Levin HS, Meyers CA, Grossman RG, Sarwar M: Ventricular enlargement after closed head injury. Arch Neurol. 1981, 38: 623-629.
Meyers CA, Levin HS, Eisenberg HM, Guinto FC: Early versus late lateral ventricular enlargment following closed head injury. J Neurol Neurosurg Psychiatry. 1983, 46: 1092-1097. 10.1136/jnnp.46.12.1092.
Adams JH, Jennett B, Murray LS, Teasdale GM, Gennarelli TA, Graham DI: Neuropathological findings in disabled survivors of a head injury. J Neurotrauma. 2011, 28: 701-709. 10.1089/neu.2010.1733.
Reider-Groswasser I, Cohen M, Costeff H, Groswasser Z: Late CT findings in brain trauma- relationship to cognitive and behavioral sequelae and to vocational outcome. American Journal Roentgenology. 1993, 160: 147-152.
Levin HS, Amparo EG, Eisenberg HM, Miner ME, High WM, Ewingcobbs L, Fletcher JM, Guinto FC: Magnetic-resonance imaging after closed head injury in children. Neurosurgery. 1989, 24: 223-227. 10.1227/00006123-198902000-00011.
Uzzell BP, Dolinskas CA, Wiser RF, Langfitt TW: Influence of lesions detected by computer tomography on outcome and neuropsychological recovery after severe head injury. Neurosurgery. 1987, 20: 396-402. 10.1227/00006123-198703000-00007.
Ariza M, Mataro M, Poca MA, Junque C, Garnacho A, Amoros S, Sahuquillo J: Influence of extraneurological insults on ventricular enlargement and neuropsychological functioning after moderate and severe traumatic brain injury. J Neurotrauma. 2004, 21: 864-876. 10.1089/0897715041526203.
Morganti-Kossmann MC, Satgunaseelan L, Bye N, Kossmann T: Modulation of the immune response by head injury. Injury. 2007, 38: 1392-1400. 10.1016/j.injury.2007.10.005.
del Zoppo G, Hallenbeck JM, Iadecola C, Wang XK, Feuerstein GZ: Inflammation and stroke: Putative role for cytokines, adhesion molecules and iNOS in brain response to ischemia. Brain Pathol. 2000, 10: 95-112.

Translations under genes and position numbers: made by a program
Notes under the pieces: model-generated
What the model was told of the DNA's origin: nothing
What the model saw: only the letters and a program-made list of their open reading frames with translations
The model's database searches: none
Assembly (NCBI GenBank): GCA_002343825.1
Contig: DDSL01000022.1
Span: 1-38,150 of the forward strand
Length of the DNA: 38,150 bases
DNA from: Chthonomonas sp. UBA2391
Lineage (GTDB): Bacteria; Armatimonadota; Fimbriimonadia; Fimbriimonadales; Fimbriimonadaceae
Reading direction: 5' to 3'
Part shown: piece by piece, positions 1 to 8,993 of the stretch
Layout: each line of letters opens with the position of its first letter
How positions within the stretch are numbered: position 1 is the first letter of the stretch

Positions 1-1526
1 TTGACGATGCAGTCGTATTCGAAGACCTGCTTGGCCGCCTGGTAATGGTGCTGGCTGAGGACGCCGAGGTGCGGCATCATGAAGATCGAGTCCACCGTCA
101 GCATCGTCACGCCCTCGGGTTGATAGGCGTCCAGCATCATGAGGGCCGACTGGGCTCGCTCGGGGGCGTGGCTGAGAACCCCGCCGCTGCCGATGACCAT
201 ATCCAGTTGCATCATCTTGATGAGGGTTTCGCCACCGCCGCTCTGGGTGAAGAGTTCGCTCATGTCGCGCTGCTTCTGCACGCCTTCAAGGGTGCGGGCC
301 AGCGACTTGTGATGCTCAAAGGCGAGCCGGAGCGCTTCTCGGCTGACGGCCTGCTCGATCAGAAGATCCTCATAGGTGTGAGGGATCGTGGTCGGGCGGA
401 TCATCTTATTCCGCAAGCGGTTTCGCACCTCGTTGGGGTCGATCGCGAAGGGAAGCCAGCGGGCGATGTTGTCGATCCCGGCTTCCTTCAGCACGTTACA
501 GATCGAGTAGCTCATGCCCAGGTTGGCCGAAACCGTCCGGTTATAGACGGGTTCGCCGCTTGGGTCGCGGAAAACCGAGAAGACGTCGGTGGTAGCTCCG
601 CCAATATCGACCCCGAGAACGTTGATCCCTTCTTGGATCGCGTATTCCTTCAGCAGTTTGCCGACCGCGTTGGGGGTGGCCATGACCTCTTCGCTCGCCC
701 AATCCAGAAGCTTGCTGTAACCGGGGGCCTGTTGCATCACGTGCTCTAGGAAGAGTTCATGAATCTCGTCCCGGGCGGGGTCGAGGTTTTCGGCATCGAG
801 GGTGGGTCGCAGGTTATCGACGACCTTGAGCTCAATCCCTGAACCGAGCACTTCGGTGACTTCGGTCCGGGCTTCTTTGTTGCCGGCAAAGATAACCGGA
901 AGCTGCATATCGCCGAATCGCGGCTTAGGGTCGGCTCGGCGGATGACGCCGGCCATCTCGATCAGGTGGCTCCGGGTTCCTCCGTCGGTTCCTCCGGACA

Macrez R, Ali C, Toutirais O, Le Mauff B, Defer G, Dirnagl U, Vivien D: Stroke and the immune system: from pathophysiology to new therapeutic strategies. Lancet Neurol. 2011, 10: 471-480. 10.1016/S1474-4422(11)70066-7.
Xia W, Han J, Huang G, Ying W: Inflammation in ischaemic brain injury: Current advances and future perspectives. Clin Exp Pharmacol Physiol. 2010, 37: 253-258. 10.1111/j.1440-1681.2009.05279.x.
Stover JF, Beyer TF, Woiciechowsky C, Unterberg AW: Temporal profile of cerebrospinal fluid glutamate, interleukin-6, and tumor necrosis factor-alpha in relation to brain edema and contusion following controlled cortical impact in rats. Neurosci Lett. 2000, 288: 25-28. 10.1016/S0304-3940(00)01187-3.
Vecil GG, Larsen PH, Corley SM, Herx LM, Besson A, Goodyer CG, Yong VW: Interleukin-1 is a key regulator of matrix metalloproteinase-9 expression in human neurons in culture and following mouse brain trauma in vivo. J Neurosci Res. 2000, 61: 212-224. 10.1002/1097-4547(20000715)61:2<212::AID-JNR12>3.0.CO;2-9.
Fassbender K, Schneider S, Bertsch T, Schlueter D, Fatar M, Ragoschke A, Kuhl S, Kischka U, Hennerici M: Temporal profile of release of interleukin-1 beta in neurotrauma. Neurosci Lett. 2000, 284: 135-138. 10.1016/S0304-3940(00)00977-0.
Gourin CG, Shackford SR: Production of tumor necrosis factor-alpha and interleukin-1 beta by human cerebral microvascular endothelium after percussive trauma. J Trauma. 1997, 42: 1101-1107. 10.1097/00005373-199706000-00020.
Kamm K, VanderKolk W, Lawrence C, Jonker M, Davis AT: The effect of traumatic brain injury upon the concentration and expression of interleukin-1β and interleukin-10 in the rat. J Trauma. 2006, 60: 152-157. 10.1097/01.ta.0000196345.81169.a1.
Chao CC, Hu SX, Ehrlich L, Peterson PK: Interleukin-1 and tumor necrosis factor-alpha synergistically mediate neurotoxicity: Involvement of nitric oxide and of N-methyl-D-aspartate receptors. Brain Behavior and Immunity. 1995, 9: 355-365. 10.1006/brbi.1995.1033.